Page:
Wednesday, April 13, 2011

Monday, April 11, 2011

Sanding the upper torso

I now have rough casts in resin of both the upper and lower torso. They're in two pieces, as you can see. The lower torso's resin is really icky, discolored, and bubbled. Odd how two batches of resin can be so different! 
I will post pics later of the casting process... I realize I've only posted the mold-making pics, but I wanted to show the latest progress on the sculpt.
The areas where I've smoothed and sanded on the upper torso are apparent; the area above the clavicle has not been touched and is still very bumpy.


I've been sanding and sanding and sanding this upper torso, for days and days. Thank goodness I have artists' OCD. 

The ribcage was too large for her narrow waist... so I've been narrowing it, all the while constantly reshaping the rib elements. I'm also going to increase the waist size, and raise the height of the waist a little, as she's too long-waisted. I'll make these increases in epoxy... actually a plumbers' compound called "Gapoxie", sold by the Black Hills Institute of Geological Research, of all things! I've applied some already... it's the darker gray stuff. Once these adjustments have been remade and the upper shoulders and back are smoothed and shaped, I'll recast.

Friday, April 1, 2011

Welcome new followers of the DollStories blog!

Mini Dork

Also Amazing Miniatures
and Lynnyb4!

Check out their blogs if you haven't already. We all share a love of miniatures... whether they be furnishings or people!

Making the mold for the upper torso

The moldbox will hold the liquid silicone rubber used to make the mold. It's foamcore, glued with a glue gun at the seams. I filled the bottom with clay--you'll see why later...

Next, one-half of the upper torso is encased in wet clay. I only want to expose half of the body to the silicone.

Now the clay-encased torso is put into the box. Ultimately, only the top half of the torso will be exposed.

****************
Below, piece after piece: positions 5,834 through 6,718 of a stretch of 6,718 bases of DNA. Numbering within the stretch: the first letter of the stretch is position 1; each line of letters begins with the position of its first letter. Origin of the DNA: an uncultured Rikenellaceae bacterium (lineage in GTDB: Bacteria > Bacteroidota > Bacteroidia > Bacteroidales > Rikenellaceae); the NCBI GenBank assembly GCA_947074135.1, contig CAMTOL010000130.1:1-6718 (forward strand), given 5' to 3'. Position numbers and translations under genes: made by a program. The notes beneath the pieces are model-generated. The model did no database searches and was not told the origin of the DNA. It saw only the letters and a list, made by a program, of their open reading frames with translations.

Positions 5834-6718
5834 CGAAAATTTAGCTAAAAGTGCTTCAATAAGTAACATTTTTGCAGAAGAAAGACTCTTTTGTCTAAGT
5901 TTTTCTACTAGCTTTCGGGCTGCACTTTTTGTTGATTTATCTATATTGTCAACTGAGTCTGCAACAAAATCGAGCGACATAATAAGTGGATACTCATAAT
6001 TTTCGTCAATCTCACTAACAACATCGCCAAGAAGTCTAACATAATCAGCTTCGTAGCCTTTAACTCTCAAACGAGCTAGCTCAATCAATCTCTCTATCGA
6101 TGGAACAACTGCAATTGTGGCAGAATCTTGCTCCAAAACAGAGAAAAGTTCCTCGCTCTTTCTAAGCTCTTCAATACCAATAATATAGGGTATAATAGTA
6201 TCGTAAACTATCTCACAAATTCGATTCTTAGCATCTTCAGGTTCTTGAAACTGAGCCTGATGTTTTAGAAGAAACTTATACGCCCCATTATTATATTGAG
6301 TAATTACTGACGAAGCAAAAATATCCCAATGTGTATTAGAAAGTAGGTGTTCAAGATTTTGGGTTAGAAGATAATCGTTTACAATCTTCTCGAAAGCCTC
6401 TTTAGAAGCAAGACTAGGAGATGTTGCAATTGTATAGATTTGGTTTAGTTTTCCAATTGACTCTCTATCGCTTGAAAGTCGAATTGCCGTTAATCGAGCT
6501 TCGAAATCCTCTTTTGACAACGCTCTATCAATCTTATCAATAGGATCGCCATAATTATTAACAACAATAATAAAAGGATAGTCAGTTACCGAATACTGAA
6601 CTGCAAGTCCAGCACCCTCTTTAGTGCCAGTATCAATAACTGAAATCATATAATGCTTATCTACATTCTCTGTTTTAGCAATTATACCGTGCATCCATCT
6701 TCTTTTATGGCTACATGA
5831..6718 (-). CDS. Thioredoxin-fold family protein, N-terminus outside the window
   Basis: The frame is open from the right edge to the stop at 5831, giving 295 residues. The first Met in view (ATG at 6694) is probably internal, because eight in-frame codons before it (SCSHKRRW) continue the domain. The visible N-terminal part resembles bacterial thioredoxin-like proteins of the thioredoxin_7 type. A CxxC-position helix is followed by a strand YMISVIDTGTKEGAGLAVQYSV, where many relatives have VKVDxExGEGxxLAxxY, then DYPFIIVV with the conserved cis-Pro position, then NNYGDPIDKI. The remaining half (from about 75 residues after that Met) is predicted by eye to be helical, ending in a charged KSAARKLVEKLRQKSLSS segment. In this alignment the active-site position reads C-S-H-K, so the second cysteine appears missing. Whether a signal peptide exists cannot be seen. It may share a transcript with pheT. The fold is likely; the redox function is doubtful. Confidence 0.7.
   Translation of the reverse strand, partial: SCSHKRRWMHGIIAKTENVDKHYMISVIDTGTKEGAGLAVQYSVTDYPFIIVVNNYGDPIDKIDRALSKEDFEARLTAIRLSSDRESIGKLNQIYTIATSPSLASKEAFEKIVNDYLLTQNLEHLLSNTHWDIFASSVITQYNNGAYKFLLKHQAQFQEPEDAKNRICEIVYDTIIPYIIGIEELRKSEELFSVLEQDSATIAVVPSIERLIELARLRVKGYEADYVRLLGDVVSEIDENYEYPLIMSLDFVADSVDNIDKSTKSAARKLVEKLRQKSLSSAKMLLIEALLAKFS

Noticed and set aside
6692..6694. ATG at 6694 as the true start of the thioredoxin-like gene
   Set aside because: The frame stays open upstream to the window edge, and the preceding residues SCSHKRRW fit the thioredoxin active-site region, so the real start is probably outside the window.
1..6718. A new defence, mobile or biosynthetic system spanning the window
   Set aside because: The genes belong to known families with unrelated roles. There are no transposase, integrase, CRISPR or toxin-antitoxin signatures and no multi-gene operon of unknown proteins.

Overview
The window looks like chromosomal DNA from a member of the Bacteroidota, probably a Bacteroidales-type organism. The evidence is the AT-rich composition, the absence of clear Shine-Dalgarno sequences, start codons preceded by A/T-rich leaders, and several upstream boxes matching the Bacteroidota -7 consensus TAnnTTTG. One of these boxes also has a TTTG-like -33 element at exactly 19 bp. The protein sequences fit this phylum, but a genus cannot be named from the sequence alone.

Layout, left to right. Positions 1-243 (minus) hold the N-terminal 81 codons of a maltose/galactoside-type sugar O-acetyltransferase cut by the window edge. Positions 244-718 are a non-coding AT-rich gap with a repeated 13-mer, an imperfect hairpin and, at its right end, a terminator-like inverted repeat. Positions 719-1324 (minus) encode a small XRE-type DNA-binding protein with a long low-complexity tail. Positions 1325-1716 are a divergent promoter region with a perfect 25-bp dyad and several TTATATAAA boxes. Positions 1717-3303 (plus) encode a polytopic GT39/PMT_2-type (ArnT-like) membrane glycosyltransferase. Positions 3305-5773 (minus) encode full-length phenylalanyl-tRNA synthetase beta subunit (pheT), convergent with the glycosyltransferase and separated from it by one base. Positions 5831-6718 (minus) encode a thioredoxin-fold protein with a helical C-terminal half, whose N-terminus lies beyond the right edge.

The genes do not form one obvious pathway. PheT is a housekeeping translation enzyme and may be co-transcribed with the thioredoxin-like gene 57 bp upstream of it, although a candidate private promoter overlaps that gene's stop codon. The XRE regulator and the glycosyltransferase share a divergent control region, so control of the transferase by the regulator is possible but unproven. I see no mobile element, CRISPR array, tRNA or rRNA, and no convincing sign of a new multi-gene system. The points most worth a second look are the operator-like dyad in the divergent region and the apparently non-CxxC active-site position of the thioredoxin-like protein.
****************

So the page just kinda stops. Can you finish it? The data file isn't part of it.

Now I'll add "keys", so that I'll be able to match the top and bottom halves of the mold later, when I pour the resin into the cavity. The structure coming out of the neck will become the hole to pour the resin. Remember... anything in clay will be "void" in the final mold. I know... it's all terribly confusing. To me, too!

Now for a lovely bath of liquid rubber. Moldstar 15, from Smooth-On.

The mold box is filled with liquid rubber to about two inches above the highest point of the torso.

The finished mold of the top half of the torso. Note that half of the cavity within the torso is also part of the mold.

Nothin' says lovin'...

Like somethin' from the oven!

Here is the baked polymer clay torso, ready for mold-making. (The lumps and bumps will be sanded once the torso has been cast in resin.)

Some shots of a Kirya from my personal collection

This is a Kirya head in what's called "normal skintone" among collectors of Asian-style BJDs (ball-jointed dolls). Since so far I've only completed the head, she is attached to a body from Volks, a Japanese company. Volks invented this type of doll.

Ready for the oven!

My daughter wishes I would cook actual food more often.

Ready to cast the upper torso

I've removed the supports, and now the upper torso will be removed from the lower (already baked) torso and baked.

Finessing the rib cage, final steps in polymer clay

This was one of the last steps prior to making the mold for the upper torso.

 Much of this will be re-sanded and re-sculpted once the figure has been cast in resin.